The first National Women’s Rights Convention, to be held after the Civil War in 1866, took the decision to transform itself into the American Equal Rights Association, to simultaneously campaign for the enfranchisement of both African Americans and women. However, in 1869, the organization split into two opposing groups. Though both the groups opposed slavery, one group led by Lucy Stone agreed to prioritize the right of African American men to vote over woman-suffrage, while the other group wanted to carry forward the woman-suffrage movement as a politically independent movement.

In the year 1869, leaders of the latter group, Susan B. Anthony and Elizabeth Cady Stanton, formed the National Woman Suffrage Association. The aim of this group was to bring about universal-suffrage amendment to the Constitution of the US. In 1872, Anthony garnered national attention when she was arrested for casting a vote in the presidential elections, and tried in a court of law. She used the trial to highlight “the high handed outrage upon my citizen’s rights”.

Shift in Strategy

Wyoming (1869), Utah (1870), Colorado (1893) and Idaho (1896) were some of the earliest territories to grant limited or partial women enfranchisement. Meanwhile, interaction between the two rival factions of the woman-suffrage movement gathered momentum. Finally, in 1890, the two oranizations merged to form the National American Woman Suffrage Association (NAWSA). From 1900 onwards, Carrie Chapman Catt led the efforts of the organization to forge alliances with other women’s groups, at both the state level as well as the international level, to orchestrate a strong woman-suffrage campaign. A few women leaders, such as Lucy Sone, also started publishing journals or newspapers demanding more rights for women, including the right to vote.

In a parallel development, more women belonging to the younger generation started defying the traditional notions of lady-like behavior, by moving out of households, riding bicycles and marching in ‘suffrage parades’ for long distances to press for their demands.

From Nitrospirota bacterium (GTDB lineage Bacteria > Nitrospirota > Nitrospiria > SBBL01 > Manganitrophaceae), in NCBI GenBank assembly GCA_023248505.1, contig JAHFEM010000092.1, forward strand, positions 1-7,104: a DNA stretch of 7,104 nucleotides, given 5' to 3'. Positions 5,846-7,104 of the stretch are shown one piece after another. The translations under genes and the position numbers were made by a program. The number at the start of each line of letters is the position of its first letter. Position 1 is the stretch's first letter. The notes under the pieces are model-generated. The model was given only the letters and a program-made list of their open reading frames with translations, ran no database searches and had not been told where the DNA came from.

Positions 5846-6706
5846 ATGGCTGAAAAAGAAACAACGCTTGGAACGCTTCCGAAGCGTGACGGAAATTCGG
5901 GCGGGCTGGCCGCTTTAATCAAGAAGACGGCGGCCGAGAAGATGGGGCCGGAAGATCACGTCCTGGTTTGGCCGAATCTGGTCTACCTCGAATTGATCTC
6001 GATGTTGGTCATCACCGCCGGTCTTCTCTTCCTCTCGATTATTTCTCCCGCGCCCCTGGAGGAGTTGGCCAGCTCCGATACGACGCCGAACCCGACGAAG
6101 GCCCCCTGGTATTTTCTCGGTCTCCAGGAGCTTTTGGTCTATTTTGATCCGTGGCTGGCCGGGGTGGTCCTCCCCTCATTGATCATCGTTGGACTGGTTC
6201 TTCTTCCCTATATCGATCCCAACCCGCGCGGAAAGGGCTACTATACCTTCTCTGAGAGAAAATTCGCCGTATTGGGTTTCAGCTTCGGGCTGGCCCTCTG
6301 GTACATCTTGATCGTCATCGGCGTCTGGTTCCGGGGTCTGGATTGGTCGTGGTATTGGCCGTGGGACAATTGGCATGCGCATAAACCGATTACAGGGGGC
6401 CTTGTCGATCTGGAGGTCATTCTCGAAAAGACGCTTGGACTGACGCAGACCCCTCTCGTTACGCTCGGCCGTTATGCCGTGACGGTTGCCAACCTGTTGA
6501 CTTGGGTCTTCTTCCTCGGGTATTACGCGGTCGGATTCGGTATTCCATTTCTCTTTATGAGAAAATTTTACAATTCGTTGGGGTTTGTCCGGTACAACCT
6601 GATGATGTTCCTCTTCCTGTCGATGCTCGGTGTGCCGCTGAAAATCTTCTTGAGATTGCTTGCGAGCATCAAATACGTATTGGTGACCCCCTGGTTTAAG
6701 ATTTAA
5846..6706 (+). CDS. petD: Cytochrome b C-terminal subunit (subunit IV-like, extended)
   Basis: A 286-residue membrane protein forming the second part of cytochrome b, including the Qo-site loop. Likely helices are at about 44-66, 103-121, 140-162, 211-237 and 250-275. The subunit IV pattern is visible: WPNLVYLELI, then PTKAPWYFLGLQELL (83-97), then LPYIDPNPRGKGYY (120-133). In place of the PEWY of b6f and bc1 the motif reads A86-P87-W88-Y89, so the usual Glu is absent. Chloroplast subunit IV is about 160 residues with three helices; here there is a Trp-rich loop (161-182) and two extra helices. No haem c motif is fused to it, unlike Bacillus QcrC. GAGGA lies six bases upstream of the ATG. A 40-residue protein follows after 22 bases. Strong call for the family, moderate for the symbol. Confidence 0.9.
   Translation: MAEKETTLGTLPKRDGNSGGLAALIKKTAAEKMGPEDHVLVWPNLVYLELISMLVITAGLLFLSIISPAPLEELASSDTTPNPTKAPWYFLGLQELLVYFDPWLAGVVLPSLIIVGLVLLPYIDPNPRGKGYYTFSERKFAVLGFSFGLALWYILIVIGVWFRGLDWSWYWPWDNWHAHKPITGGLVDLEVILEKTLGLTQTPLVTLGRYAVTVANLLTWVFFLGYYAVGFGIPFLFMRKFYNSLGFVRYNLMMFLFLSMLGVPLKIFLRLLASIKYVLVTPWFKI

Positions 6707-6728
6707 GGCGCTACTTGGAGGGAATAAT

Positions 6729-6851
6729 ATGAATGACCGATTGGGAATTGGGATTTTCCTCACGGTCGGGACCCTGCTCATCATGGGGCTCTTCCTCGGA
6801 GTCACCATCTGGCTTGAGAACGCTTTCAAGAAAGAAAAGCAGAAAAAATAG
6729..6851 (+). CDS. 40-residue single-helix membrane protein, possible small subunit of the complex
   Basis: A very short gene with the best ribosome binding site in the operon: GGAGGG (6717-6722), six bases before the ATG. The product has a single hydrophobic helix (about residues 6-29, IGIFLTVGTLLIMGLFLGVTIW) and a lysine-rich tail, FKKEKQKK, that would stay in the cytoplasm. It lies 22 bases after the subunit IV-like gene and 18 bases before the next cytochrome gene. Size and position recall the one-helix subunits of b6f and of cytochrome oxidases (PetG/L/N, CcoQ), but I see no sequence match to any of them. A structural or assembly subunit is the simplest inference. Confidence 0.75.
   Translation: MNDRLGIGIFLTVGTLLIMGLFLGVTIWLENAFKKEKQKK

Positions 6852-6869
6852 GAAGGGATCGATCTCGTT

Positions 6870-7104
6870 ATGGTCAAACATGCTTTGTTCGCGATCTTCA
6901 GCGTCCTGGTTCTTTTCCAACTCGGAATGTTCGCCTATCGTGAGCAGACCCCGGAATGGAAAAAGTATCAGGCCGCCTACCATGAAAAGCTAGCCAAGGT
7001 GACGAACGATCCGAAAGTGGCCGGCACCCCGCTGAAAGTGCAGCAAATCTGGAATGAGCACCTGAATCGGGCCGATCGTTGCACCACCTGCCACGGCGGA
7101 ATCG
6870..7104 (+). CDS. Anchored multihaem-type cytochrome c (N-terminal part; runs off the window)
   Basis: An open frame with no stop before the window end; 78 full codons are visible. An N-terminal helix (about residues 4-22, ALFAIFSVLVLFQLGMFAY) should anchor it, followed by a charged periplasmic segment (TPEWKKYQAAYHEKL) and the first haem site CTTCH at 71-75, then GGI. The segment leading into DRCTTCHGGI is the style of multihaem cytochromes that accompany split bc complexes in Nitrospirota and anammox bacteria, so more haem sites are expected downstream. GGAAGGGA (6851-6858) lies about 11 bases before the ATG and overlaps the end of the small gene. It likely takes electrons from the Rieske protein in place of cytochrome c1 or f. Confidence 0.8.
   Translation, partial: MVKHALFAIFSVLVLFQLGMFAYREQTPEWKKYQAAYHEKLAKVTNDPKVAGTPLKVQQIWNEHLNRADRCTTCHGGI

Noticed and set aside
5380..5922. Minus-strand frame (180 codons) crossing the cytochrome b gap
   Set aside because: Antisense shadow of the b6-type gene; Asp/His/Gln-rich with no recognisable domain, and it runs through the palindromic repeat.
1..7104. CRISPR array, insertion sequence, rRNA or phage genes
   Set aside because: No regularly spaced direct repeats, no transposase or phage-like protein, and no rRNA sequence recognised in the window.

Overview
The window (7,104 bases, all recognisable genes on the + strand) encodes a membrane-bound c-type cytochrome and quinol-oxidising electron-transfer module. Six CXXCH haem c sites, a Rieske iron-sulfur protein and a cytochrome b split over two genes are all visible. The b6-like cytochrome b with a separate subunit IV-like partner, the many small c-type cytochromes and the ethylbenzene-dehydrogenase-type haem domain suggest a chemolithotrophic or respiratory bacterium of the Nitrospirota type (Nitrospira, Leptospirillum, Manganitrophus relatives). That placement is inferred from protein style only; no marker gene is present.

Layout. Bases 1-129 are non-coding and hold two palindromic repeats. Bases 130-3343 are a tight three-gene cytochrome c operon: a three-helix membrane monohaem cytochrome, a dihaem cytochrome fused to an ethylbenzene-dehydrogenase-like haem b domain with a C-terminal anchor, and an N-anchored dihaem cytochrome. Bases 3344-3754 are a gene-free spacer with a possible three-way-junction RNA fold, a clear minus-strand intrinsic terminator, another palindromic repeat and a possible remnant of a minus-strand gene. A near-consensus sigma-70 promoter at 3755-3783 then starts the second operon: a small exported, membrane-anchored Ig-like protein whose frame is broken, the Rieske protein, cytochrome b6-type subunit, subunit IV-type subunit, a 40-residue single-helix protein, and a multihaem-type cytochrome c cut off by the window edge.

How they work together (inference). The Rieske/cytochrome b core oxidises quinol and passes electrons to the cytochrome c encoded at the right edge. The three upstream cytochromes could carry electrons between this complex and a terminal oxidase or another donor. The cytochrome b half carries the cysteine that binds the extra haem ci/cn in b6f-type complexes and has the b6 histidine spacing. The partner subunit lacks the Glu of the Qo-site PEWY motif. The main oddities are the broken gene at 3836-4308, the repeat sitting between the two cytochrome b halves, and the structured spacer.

The Victory at Last

Beginning in 1910, a few more states began to grant women the right to vote, sometimes in a restricted manner in school or municipal elections. It was a progressive move, nonetheless. These states included Washington (1910), California (1911) and Illinois (1913).

However, the eastern and southern states were still resisting. NAWSA president Carrie Chapman Catt in 1916 then came up with a “Winning Plan” to win the right across all the states. She put forward a blitz campaign. This helped in mobilizing local suffrage organizations and states all over the country. Special attention was given to recalcitrant regions. During the same time, a more radical group called the National Women’s Party carried out White House pickets and hunger strikes, getting huge publicity for their cause.

When World War I began, it again slowed down the campaign of suffragists. However, the situation helped women in proving a point. Many women worked in war efforts, signifying their patriotism and the fact that they were just as deserving as men to exercise full rights of their citizenship.

And on August 26, 1920, the women got their right to vote with the ratification of the 19th Amendment to the Constitution. On November 2 of the same year, over 8 million women cast their votes in presidential elections for the first time.